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The Story Behind Bringing a Restaurant Back to a Dallas Landmark

Hunt Realty's Tyler Kleinert and Blau + Associates' Elizabeth Blau share why launching new restaurant concept Crown Block may shape the future of Dallas dining.
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The Hunt, Kleinert, and Babikian families. From left: Nick Babikian, Connie Babikian, Ray Hunt, Nancy Ann Hunt, Tyler Kleinert, Mackenzie Kleinert, Ashlee Kleinert, Chris Kleinert (and not pictured, TJ Kleinert)

The iconic restaurant space atop Dallas’ Reunion Tower will welcome patrons next week after nearly three years of vacancy. The venue was formerly home to Wolfgang Puck’s revolving restaurant Five Sixty, which shuttered in April 2020 as a result of the shutdowns during the pandemic. Now, the tower’s owners, Hunt Realty Investments, have teamed up with Las Vegas-based Blau + Associates to launch Crown Block, an elevated steak and seafood concept set to open Monday, April 17—nearly 45 years to the day from when Reunion Tower’s doors first opened.

“We had an opportunity to reassess our asset at Reunion Tower—what the restaurant situation was going to be,” says Tyler Kleinert, leader of Hunt Realty’s retail investments and grandson of Reunion Tower developer Ray Hunt. “When Puck moved out, and we knew we needed to find a new restaurant, we took a little bit of a different approach this time.”

Kleinert’s team hired Las Vegas-based Blau + Associates—led by Elizabeth Blau and her husband Chef Kim Canteenwalla—as consultants, hoping to leverage their James Beard Award-winning culinary knowledge and operational expertise to discern which cuisine and restaurant operators would fit well inside one of Dallas’ most recognized landmarks. Blau + Associates has been previously hired to consult on culinary concepts for the Golden State Warriors, when they relocated from Oakland to San Francisco, and for Walmart as it builds out eateries at its new corporate campus in Bentonville, Arkansas. The company also operates nine restaurants in Las Vegas and Vancouver, Canada.

“We conveyed to them that we want this to be a place that continues to be a celebration destination and also something the locals feel proud of and something that is authentic to the space,” Kleinert says.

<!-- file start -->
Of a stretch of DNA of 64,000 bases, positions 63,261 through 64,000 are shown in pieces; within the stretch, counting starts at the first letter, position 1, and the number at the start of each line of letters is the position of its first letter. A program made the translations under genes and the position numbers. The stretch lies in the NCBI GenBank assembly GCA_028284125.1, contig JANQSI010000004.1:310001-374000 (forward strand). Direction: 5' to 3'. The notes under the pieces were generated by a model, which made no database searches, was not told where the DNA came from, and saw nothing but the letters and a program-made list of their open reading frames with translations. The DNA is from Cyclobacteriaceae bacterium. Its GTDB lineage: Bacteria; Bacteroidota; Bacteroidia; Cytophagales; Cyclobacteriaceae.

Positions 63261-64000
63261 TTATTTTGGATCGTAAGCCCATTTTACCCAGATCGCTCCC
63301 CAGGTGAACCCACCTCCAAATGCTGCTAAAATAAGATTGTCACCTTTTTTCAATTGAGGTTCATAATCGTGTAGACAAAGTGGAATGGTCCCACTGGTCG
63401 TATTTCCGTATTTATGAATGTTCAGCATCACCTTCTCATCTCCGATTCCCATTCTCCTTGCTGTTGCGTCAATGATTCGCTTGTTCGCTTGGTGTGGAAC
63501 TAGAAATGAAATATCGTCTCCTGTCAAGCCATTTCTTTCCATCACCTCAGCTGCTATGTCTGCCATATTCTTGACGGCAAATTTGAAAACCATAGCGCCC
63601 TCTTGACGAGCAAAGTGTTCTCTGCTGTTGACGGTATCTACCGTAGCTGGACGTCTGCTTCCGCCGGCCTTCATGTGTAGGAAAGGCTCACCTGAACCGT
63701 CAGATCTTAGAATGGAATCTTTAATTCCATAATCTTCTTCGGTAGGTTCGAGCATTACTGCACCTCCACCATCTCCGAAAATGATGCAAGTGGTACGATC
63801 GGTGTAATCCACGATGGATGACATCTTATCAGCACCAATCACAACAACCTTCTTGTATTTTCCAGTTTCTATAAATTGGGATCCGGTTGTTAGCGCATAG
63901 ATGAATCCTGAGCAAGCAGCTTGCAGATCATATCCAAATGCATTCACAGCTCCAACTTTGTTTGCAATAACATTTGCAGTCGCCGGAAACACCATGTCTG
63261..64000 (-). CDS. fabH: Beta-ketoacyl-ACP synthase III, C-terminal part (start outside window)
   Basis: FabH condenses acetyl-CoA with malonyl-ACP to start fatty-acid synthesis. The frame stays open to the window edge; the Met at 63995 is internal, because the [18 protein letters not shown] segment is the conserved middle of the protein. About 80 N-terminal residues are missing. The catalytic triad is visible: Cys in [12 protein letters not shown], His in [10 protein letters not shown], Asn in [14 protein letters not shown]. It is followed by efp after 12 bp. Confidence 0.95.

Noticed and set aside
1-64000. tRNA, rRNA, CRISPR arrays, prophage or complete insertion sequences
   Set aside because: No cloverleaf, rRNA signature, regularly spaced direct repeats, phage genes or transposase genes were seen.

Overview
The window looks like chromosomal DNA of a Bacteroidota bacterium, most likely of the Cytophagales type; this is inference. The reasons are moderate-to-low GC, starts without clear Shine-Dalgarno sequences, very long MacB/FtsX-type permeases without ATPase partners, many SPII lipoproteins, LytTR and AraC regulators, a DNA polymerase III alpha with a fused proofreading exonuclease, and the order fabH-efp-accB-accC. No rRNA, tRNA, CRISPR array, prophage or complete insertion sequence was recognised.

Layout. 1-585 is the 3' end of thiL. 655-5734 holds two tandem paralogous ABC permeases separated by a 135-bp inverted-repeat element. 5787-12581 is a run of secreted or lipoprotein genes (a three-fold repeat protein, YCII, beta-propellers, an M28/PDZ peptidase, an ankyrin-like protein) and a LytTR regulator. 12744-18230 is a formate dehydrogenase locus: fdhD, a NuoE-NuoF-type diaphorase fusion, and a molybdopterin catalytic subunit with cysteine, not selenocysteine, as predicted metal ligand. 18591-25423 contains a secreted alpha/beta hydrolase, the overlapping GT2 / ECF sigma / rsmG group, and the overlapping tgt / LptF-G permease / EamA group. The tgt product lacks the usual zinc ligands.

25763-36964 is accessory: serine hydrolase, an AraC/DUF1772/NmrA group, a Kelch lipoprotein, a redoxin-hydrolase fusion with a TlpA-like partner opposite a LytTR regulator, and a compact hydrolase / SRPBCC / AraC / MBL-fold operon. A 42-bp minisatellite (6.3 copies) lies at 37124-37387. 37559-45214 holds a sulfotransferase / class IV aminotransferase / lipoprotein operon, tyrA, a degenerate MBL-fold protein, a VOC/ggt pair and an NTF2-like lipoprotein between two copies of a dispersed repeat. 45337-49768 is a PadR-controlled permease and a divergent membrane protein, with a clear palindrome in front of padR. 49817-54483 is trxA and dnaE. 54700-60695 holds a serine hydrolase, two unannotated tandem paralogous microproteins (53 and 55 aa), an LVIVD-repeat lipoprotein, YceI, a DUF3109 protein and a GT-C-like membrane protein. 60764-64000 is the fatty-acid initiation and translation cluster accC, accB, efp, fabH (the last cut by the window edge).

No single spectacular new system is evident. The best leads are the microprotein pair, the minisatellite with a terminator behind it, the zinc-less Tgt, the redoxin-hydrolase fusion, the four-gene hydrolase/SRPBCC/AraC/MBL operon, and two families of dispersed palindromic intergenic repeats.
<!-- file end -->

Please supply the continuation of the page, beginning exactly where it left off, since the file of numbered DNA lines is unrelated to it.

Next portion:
Special occasions would be key—more than 700 couples get engaged at Reunion Tower each year—but Hunt didn’t want the new concept to be pigeon-holed as a place for proposals and other milestone meals: They hoped to be a part of the locals’ regular restaurant rotation as well, Kleinert says. Additionally, the restaurant’s proximity to Kay Bailey Convention Center as well as the Hyatt Regency meant appealing to business travelers would also be essential.

“A huge component of our real estate business here at Reunion Tower is the Hyatt Hotel. We’ve got 1000 hotel rooms, it’s one of the largest hotels in Dallas,” Kleinert says.

Blau and her team are well-versed in the details of running a destination restaurant: Blau + Associates operates five restaurants in Parq Vancouver, an entertainment area in its namesake city that houses a casino, 30,000-foot outdoor area, JW Marriott Hotel, and an Autograph Collection hotel. The company also partnered with Buddy Valastro, star of TLC’s Cake Boss, to operate Buddy V’s inside The Venetian in Las Vegas.

“We know that we’re going to get people traveling to Dallas from all over the world,” Blau says. “What’s most simple and straightforward, especially for people who come from Las Vegas and are rooted in doing casino work, is a steak and seafood concept. It is something that’s accessible to everyone.”

When Kleinert and Hunt began interviewing operators to set the new concept in motion, they realized they had already met the people with whom they wanted to work. “Our hope and goal was that the restaurant operator would be someone who we had a relationship with, and through the process of being our consultants and helping us find the operator, we struck a really great relationship with them,” Kleinert says. “You can always start with [a relationship] and figure out the rest later, and that was our approach here.”

Blau wasn’t eyeing a Dallas expansion at the time, but when Hunt proposed her team lead operations for the new concept at Reunion Tower, she jumped at the opportunity. “It was not really a very difficult decision for us,” Blau says. “Dallas is an incredible restaurant market. It always has been. Even at [my alma mater] Cornell’s hotel school, it is known that Dallas is an incubator market for pretty much every chain in the country because of the broad-based demographic here in the city.”

“It made perfect sense for them, and absolutely made sense for us,” Kleinert says. “You’re already seeing the major chefs from major cities come to town. I think it’s making a statement that Dallas is a true restaurant town. Attracting talent gives other restaurateurs ideas and inspiration to come to Dallas and see the great opportunities that there are. You’ve got a wide variety of cuisine already, and I just hope that this is a part of that narrative and continuing to build Dallas as a true restaurant destination.”